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  • Writer's pictureSteve Gamel

Edit This Grammar Lesson: Flair And Flare


Welcome to another Edit This® grammar lesson. In today's blog post, let's discuss the difference between Flair and Flare. Do you know when to use each one?

Most of you might be saying, "Yes, I do!" But for others, it's not that easy. These are perfect examples of homophones – words that sound the same but have different meanings and spellings – and they trip more people up than you think.

Here is how to use Flair and Flare.

When we use Flair, we are referring to someone or something with a distinctive style or natural talent. Below are a few example sentences:

* Steve has a flair for storytelling.

* Her outfit had eight pieces of flair.

* The menu had an international flair.

Flare refers to a flame, light, explosion, or intense emotions. It can also be used to describe something that has become wider. Below are a few examples:

* His nostrils flared with anger.

* They used a flare to signal for help.

* John's itchy rash is flaring up again.

Call Edit This for all your editing needs

It's fun to tease friends on Facebook or point out errors in written copy, but any spelling or grammar error in business writing – brochures, your website content, blog posts, press releases, newsletters, a postcard, etc. – wreak havoc on your company's image.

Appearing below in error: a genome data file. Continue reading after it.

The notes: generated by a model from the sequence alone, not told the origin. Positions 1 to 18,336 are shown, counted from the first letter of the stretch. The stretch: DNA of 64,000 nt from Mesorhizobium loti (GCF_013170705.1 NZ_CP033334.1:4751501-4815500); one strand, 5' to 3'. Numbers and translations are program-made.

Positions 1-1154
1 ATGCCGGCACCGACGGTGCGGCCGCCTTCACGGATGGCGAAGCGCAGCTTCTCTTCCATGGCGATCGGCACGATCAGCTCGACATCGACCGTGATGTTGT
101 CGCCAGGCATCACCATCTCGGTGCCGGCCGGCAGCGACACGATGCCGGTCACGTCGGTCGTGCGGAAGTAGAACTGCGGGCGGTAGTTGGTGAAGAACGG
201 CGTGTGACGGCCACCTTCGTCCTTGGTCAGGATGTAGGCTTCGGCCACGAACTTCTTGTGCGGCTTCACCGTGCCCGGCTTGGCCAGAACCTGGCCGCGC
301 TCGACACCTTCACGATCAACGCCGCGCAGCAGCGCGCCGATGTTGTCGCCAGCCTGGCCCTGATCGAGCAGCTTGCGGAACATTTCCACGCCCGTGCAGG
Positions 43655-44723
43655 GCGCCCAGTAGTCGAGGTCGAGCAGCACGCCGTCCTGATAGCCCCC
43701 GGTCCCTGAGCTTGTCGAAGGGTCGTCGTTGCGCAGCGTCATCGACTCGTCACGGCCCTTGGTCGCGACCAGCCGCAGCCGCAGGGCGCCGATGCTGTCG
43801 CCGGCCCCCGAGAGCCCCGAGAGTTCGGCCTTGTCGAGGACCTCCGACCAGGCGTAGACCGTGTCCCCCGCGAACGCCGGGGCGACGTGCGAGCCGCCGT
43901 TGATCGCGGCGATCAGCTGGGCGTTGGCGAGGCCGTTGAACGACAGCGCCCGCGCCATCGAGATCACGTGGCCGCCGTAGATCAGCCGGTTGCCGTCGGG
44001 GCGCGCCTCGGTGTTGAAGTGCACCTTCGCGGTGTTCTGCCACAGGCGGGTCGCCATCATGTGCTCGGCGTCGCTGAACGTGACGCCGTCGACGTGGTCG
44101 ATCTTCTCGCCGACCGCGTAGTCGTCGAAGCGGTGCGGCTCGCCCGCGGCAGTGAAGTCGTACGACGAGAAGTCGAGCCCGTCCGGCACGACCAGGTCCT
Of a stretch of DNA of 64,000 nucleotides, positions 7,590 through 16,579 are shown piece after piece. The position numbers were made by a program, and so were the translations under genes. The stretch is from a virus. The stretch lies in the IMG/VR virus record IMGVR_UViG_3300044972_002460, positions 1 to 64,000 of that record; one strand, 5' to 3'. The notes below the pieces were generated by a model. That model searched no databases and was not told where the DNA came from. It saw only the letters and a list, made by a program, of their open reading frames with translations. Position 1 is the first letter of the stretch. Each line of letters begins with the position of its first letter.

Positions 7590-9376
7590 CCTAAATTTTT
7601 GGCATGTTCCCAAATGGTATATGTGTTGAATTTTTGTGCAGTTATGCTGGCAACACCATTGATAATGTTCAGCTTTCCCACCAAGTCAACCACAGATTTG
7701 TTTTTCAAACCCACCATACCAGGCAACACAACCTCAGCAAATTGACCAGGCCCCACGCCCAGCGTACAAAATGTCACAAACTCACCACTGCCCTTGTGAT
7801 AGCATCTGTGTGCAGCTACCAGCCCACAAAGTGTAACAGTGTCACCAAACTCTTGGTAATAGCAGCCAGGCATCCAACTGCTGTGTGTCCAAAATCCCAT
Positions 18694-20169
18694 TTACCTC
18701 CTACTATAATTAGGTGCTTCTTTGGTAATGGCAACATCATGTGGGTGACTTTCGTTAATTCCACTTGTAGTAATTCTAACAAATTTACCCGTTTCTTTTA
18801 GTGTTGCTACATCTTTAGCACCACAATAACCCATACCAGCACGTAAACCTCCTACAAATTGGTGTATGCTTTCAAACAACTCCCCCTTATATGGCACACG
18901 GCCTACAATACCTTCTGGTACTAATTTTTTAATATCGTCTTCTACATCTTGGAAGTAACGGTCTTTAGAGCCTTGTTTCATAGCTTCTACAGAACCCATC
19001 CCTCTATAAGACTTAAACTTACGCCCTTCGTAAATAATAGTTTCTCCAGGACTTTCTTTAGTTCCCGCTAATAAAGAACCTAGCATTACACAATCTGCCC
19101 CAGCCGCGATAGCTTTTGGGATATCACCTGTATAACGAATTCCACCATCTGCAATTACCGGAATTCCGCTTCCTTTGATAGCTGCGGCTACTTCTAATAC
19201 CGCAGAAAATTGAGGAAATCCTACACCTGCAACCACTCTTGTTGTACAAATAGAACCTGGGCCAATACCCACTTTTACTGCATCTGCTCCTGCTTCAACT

In fact, studies consistently show that when choosing between two companies, customers prefer the one with clear and error-free written communication.

If you're interested in having Edit This handle your company's content writing and editing needs, give us a call today! We can write copy from scratch or spruce up what you already have. Bottom line, when it comes to grammar, everyone could use an extra set of eyes.

*STEVE GAMEL is the President & Owner of Edit This, a writing and editing services company located in Denton, TX. Steve handles anything involving the written word. Give him a call today to help give your business a clear voice.

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